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Adolescent Care


The WSMA encourages physicians to utilize standardized diagnostic criteria in making the diagnosis of ADHD, such as the current American Psychiatric Association's Diagnostic and Statistical Manual, as part of a comprehensive evaluation of children, adolescents, and adults presenting with attentional or hyperactivity complaints. (CPA Rpt D, A-97) (Amended A-17)

The WSMA encourages all relevant residency programs within Washington, and continuing medical education sponsors to expand educational efforts which will increase physician knowledge about ADHD, its treatment, and serious abuse potential of the prescribed medication. (CPA Rpt D, A-97) (Amended A-17)

The WSMA encourages the use of individualized therapeutic approaches for children diagnosed with ADHD, which may include pharmacotherapy, psycho-education, behavioral therapy, school-based and other environmental interventions, and psychotherapy as indicated by clinical circumstances and family preferences. (CPA Rpt D, A-97) (Reaffirmed A-17)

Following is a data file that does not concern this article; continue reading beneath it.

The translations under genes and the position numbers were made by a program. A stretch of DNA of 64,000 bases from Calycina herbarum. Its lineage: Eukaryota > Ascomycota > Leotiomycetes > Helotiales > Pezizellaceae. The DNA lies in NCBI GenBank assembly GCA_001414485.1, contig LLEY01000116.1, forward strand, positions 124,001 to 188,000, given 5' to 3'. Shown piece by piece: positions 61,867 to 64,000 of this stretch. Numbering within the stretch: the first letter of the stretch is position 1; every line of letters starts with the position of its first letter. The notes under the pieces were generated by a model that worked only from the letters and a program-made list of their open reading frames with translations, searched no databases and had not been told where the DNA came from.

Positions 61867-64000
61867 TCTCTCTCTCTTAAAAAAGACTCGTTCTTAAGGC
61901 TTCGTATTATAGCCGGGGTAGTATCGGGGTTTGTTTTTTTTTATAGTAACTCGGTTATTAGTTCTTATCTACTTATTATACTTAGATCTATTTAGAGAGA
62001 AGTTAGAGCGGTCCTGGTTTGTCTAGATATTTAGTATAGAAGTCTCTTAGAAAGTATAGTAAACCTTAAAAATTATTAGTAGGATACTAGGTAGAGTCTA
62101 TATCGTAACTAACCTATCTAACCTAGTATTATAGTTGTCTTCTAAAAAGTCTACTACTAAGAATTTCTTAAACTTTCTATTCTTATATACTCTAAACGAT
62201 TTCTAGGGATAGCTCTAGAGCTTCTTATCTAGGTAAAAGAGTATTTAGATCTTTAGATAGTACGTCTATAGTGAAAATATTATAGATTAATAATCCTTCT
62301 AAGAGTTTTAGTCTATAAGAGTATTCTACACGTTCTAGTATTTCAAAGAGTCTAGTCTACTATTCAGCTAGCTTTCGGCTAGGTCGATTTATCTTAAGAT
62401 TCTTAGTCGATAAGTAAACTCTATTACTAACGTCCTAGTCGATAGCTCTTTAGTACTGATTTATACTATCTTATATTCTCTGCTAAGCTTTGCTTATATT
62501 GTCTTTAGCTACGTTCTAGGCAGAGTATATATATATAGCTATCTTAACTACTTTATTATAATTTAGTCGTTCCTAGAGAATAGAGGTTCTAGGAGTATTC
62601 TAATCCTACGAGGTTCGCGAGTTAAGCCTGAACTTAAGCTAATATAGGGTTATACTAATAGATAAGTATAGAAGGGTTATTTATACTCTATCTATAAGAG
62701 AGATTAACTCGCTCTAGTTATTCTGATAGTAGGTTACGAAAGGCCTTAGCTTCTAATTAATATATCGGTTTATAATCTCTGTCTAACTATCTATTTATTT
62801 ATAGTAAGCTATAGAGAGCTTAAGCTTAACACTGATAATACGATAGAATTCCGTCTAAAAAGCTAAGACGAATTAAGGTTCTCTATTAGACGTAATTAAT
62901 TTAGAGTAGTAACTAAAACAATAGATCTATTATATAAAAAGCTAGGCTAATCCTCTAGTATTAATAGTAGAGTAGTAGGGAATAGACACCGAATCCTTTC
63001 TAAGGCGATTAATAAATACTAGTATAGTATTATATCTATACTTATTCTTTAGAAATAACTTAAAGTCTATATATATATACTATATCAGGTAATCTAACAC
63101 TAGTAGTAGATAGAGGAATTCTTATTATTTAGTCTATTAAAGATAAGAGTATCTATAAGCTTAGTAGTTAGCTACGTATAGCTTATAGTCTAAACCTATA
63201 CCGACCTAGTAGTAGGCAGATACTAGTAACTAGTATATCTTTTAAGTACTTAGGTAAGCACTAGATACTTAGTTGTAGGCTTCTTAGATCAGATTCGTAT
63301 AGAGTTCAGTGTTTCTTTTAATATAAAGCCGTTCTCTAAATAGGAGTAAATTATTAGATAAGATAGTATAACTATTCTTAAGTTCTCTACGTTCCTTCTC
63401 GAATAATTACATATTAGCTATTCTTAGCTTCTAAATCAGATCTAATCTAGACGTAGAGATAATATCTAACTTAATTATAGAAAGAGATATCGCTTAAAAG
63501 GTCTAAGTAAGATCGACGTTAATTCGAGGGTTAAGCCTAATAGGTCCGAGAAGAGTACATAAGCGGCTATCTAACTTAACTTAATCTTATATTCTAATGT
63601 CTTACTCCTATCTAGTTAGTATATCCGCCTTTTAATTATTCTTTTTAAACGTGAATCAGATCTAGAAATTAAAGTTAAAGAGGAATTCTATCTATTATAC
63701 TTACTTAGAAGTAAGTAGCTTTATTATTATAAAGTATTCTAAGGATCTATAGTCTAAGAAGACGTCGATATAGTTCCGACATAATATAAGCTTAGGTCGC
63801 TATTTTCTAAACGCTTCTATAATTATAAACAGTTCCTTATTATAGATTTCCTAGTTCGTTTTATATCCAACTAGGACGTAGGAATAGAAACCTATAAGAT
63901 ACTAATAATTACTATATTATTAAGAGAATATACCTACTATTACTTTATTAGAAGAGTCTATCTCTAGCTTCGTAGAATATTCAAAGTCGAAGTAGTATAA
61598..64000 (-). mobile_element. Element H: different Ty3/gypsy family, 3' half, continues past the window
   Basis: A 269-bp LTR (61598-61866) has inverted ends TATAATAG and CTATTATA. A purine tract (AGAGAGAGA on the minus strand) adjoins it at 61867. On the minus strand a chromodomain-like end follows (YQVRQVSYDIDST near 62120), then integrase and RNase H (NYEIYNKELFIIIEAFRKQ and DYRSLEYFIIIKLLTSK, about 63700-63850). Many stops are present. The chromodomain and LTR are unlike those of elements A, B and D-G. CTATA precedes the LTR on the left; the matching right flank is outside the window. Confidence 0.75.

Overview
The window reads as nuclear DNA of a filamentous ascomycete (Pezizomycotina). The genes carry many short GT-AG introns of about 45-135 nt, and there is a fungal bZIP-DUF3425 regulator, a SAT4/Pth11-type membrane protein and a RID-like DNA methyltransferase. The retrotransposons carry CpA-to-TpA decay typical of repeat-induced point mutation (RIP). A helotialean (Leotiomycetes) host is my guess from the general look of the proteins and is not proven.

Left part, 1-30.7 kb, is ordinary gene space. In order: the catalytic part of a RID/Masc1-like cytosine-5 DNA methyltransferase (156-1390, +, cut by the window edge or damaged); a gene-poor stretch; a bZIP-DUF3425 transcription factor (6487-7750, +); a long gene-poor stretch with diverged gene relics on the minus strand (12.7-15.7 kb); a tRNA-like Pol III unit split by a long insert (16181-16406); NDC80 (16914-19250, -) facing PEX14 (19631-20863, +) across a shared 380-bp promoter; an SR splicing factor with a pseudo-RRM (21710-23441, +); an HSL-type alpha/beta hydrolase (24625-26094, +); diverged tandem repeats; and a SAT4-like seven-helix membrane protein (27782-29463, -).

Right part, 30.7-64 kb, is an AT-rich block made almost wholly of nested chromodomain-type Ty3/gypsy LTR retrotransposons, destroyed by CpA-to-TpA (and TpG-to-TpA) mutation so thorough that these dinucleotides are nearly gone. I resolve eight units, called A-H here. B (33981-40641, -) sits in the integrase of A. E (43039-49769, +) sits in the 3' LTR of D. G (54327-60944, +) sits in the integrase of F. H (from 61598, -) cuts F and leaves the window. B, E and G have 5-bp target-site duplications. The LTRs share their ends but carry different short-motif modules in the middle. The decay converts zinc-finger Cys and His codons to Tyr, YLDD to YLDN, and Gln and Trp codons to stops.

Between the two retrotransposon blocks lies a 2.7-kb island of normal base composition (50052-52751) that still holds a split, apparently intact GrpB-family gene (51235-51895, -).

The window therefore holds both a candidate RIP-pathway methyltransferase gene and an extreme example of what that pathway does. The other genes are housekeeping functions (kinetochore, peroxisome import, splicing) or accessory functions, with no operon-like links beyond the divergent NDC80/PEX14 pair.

The WSMA encourages physicians to work with educators to improve their ability to recognize ADHD and appropriately recommend that parents seek medical evaluation of potentially affected children. (CPA Rpt D, A-97) (Reaffirmed A-17)

The WSMA advocates the use of state funds as grants to programs which could deliver the non-pharmacologic services for the treatment of ADHD. (CPA Rpt D, A-97) (Reaffirmed A-17)

Return to the WSMA Policy Compendium index

Abbreviations for House of Delegates report origination:

EC – Executive Committee; BT – Board of Trustees; CPA – Council on Professional Affairs; JC – Judicial Council; CHS – Community and Health Services

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